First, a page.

In simulating field performance of polymer and micellar flooding, it is frequently necessary to calculate the behaviour of chemical slugs which are small compared to the well spacing, and not much larger than the normal gridblock dimension. A polymer slug in a heterogeneous reservoir will then be subject to disruption from numerical dispersion, viscous crossflow and viscous fingering. The problem addressed in this paper is whether oil recovery from the slug can be simulated without an impracticable degree of grid refinement.
Analytical modelling is used to explain the process of slug disruption by viscous crossflow in a layered reservoir, and to demonstrate the close relationship between crossflow and oil recovery. Some of the concentration fronts will spread even in the absence of dispersion. Numerical simulation is used to examine the sensitivity of slug behaviour to grid refinement, dispersion, slug size and viscosity and viscous fingering.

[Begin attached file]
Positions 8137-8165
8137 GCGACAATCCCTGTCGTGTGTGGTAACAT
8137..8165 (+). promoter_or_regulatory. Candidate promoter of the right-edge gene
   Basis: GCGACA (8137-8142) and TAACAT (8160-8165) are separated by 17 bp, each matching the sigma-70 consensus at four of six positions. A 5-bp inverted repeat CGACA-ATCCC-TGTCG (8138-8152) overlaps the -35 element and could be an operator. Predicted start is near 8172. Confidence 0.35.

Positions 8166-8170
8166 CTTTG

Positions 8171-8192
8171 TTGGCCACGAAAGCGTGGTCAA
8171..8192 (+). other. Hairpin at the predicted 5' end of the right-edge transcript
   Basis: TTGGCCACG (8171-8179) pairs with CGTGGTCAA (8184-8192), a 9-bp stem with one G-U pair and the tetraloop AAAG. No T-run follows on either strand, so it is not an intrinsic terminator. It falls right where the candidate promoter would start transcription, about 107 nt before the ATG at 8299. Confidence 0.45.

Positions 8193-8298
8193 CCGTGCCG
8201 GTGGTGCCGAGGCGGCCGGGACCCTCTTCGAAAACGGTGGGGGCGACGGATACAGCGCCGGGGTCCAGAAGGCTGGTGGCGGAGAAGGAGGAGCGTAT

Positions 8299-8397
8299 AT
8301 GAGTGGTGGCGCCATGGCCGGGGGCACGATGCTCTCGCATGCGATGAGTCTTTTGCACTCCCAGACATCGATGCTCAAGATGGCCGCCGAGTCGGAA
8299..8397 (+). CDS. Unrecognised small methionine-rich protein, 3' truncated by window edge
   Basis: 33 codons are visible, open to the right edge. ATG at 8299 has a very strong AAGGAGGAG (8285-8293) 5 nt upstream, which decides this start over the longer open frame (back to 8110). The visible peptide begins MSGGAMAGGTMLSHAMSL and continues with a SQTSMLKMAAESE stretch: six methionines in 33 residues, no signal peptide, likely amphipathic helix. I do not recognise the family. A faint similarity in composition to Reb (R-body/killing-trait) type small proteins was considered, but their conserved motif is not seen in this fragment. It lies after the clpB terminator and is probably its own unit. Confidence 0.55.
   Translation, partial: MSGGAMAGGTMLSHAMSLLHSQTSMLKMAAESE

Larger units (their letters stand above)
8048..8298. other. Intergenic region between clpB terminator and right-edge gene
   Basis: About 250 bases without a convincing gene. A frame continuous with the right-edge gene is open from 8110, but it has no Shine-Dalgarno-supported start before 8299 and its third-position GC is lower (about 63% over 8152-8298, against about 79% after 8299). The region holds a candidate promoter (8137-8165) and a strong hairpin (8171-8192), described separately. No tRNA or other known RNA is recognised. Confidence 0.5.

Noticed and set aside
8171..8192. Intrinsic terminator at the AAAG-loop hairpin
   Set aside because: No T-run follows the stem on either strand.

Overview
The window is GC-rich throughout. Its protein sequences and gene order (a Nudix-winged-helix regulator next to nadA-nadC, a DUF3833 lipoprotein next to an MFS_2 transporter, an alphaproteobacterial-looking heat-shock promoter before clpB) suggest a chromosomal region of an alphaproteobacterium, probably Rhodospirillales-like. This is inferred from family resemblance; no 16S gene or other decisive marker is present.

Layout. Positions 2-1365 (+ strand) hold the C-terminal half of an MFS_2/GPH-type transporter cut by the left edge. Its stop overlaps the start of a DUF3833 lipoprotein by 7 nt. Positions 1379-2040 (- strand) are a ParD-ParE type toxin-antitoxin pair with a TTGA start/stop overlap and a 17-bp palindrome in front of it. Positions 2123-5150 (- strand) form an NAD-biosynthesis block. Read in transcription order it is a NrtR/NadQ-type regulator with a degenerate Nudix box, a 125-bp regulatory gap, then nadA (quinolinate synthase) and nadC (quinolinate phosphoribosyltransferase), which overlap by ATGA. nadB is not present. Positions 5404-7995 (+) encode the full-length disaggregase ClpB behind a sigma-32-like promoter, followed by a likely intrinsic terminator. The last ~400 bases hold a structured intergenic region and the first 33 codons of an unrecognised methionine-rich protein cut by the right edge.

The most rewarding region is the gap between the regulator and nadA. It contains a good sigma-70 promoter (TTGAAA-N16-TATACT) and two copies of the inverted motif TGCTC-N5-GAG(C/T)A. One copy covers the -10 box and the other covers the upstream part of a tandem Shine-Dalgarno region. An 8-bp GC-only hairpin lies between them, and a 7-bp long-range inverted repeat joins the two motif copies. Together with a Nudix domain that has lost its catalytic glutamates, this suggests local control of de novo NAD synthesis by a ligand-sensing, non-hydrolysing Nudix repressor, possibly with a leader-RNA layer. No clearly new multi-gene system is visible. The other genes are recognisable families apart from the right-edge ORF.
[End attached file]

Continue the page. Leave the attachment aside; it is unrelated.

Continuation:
It is shown how a coarsening of the gridblock structure leads to large qualitative changes in slug flow and the movements of polymer within the reservoir. However, it is also demonstrated that the quantity of incremental oil recovery is much less sensitive to numerical dispersion, over a wide range of likely slug properties. This allows a much more adequate calculation of polymer flood performance in very coarse grids than would be expected from the ratio of slug to gridblock size, and is most important in permitting practicable reservoir simulation of this EOR process.